TORONTO (Reuters) - Canada’s main stock index rose for the fourth straight day on Tuesday, clawing back much of its losses after the Federal Reserve raised U.S. interest rates, as gains for financials and materials offset losses for defensive sectors.
The Toronto Stock Exchange's S&P/TSX composite index .GSPTSE closed up 23.11 points, or 0.15 percent, at 15,292.96.
The index has climbed 17.5 percent this year, with an agreement by major oil producers to cut output and the prospect of U.S. economic stimulus giving the rally some recent additional momentum.
“There are probably some significant (investor) accounts out there who are under-owned in equities and are looking for opportunities... buying where they feel there is a further move to be had,” said Peggy Bowie, senior trader at Manulife Asset Management.
One sector in which investors are underinvested is financials, Bowie said.
“They see that (sector) as moving up significantly over the next year, both in Canada and in the United States.”
The financials group rose 0.4 percent, led by Fairfax Financial Holdings Ltd FFH.TO, which rebounded nearly 5 percent to C$635.00 after falling 1.5 percent on Monday.
The insurance company said on Sunday it has agreed to buy Swiss insurer Allied World Assurance Company Holdings AG AWH.N for $4.9 billion in cash and stock.
Shares of label and packaging maker CCL Industries Inc CCLb.TO surged 19.6 percent to C$271.19. The company said on Monday it would acquire the U.K.-based Innovia Group of companies for about C$1.13 billion.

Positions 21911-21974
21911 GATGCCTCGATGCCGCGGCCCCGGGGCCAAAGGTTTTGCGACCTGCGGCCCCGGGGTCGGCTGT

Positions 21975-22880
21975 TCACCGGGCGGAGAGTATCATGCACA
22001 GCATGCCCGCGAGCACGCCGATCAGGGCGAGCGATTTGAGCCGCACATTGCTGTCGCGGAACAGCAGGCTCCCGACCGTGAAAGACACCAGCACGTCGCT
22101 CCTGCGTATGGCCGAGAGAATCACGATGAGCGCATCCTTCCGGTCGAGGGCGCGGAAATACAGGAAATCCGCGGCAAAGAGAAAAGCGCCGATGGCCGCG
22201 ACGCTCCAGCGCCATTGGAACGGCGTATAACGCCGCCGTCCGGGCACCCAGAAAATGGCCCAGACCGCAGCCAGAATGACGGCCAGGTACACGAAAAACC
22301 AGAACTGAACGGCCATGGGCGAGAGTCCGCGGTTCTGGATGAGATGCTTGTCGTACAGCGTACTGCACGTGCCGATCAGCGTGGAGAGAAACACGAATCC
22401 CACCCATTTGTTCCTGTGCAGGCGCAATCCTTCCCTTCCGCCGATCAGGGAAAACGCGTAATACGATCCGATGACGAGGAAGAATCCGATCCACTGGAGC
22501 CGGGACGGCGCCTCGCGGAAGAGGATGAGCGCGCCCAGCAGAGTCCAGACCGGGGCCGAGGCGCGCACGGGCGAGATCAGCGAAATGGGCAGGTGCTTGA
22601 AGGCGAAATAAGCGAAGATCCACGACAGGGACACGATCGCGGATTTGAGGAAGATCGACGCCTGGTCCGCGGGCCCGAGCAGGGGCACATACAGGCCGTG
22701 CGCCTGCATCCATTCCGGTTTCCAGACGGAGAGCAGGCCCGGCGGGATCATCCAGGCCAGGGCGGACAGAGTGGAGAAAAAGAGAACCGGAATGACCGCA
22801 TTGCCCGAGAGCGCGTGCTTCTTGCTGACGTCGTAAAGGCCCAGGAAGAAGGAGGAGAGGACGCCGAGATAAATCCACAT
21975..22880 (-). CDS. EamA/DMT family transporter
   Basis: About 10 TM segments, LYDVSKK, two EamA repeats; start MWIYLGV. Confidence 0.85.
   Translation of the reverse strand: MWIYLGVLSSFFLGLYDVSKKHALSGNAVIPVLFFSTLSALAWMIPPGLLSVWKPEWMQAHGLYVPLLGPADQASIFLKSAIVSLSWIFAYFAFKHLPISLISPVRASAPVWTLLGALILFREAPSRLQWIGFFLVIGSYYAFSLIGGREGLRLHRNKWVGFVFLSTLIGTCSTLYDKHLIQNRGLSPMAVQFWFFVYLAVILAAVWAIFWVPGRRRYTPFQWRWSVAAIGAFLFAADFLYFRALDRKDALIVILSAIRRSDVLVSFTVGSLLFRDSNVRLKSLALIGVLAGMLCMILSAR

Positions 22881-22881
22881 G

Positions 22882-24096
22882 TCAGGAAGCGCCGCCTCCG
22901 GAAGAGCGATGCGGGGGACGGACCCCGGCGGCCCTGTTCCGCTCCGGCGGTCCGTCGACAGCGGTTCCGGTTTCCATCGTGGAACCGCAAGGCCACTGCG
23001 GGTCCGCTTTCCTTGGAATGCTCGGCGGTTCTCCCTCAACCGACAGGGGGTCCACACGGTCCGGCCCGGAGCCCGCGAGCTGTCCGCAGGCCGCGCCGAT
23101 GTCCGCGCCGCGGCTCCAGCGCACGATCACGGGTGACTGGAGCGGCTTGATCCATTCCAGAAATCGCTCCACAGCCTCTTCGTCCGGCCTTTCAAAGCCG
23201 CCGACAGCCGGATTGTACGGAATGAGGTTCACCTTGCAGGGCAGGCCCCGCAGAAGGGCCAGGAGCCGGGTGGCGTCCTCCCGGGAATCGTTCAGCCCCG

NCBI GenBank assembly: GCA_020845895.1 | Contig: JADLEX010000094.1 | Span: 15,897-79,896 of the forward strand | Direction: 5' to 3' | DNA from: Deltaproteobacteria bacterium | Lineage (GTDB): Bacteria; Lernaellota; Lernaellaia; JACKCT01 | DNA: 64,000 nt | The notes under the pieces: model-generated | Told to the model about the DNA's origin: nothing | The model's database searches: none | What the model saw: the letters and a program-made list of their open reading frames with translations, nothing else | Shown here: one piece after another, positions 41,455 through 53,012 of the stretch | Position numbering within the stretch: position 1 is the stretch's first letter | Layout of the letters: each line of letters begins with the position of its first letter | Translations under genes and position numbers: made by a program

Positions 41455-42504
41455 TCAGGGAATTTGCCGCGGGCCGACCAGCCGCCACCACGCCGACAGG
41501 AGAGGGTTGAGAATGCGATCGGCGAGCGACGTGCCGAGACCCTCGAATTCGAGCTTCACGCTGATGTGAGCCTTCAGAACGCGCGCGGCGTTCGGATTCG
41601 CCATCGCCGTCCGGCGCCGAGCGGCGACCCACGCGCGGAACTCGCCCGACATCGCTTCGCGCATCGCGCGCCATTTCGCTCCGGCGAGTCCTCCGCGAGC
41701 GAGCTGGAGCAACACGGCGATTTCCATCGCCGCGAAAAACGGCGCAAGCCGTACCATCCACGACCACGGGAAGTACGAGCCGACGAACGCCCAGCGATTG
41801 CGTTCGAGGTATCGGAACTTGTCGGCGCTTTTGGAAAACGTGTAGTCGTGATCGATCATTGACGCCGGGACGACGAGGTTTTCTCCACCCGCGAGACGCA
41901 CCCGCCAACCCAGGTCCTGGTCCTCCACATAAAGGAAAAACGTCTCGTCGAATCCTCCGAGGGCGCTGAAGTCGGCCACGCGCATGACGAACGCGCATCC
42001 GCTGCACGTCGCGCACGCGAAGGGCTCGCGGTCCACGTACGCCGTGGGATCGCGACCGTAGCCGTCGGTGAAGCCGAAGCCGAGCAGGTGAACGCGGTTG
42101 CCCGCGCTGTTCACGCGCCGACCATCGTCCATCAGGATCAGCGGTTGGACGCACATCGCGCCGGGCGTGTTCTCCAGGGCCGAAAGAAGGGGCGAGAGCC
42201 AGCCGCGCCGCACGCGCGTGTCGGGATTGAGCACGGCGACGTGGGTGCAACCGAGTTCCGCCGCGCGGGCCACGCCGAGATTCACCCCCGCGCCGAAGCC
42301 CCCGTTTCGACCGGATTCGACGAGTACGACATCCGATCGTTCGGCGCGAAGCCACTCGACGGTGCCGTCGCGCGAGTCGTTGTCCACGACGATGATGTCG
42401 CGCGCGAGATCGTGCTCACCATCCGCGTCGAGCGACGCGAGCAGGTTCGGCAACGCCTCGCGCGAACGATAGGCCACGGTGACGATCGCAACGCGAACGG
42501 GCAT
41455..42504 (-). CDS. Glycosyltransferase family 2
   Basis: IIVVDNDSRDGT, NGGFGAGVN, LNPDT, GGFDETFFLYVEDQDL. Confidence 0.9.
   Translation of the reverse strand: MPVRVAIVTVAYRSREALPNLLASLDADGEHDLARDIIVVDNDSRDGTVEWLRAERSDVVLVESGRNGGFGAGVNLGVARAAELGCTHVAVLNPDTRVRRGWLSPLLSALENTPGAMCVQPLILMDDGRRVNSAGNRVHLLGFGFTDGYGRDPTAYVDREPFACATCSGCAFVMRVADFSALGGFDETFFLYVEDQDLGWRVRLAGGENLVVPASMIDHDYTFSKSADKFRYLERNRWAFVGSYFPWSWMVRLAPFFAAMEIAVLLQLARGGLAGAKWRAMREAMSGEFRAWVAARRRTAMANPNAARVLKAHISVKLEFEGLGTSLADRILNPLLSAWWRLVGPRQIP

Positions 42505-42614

The overall materials group, which includes precious and base metals miners and fertilizer companies, gained 1.3 percent.
Seven of the index’s 10 main groups ended lower, including losses for defensive sectors, such as telecoms, utilities and consumer staples.
“People will move out of those sectors into financials and other sectors that they feel have more growth opportunity going forward,” Bowie said.
BlackBerry Ltd BB.TO reported better-than-expected adjusted earnings and raised its full-year growth forecast, though concerns about overall revenue growth reversed early share gains. The smartphone pioneer lost 0.1 percent at C$10.02.
Energy dipped 0.3 percent as some early gains for oil were pared after Libya announced the reopening of pipelines after a two-year blockade that ended earlier this month. [O/R]
U.S. crude CLc1 prices settled 11 cents higher at $52.23 a barrel.
Reporting by Fergal Smith; Editing by Paul Simao
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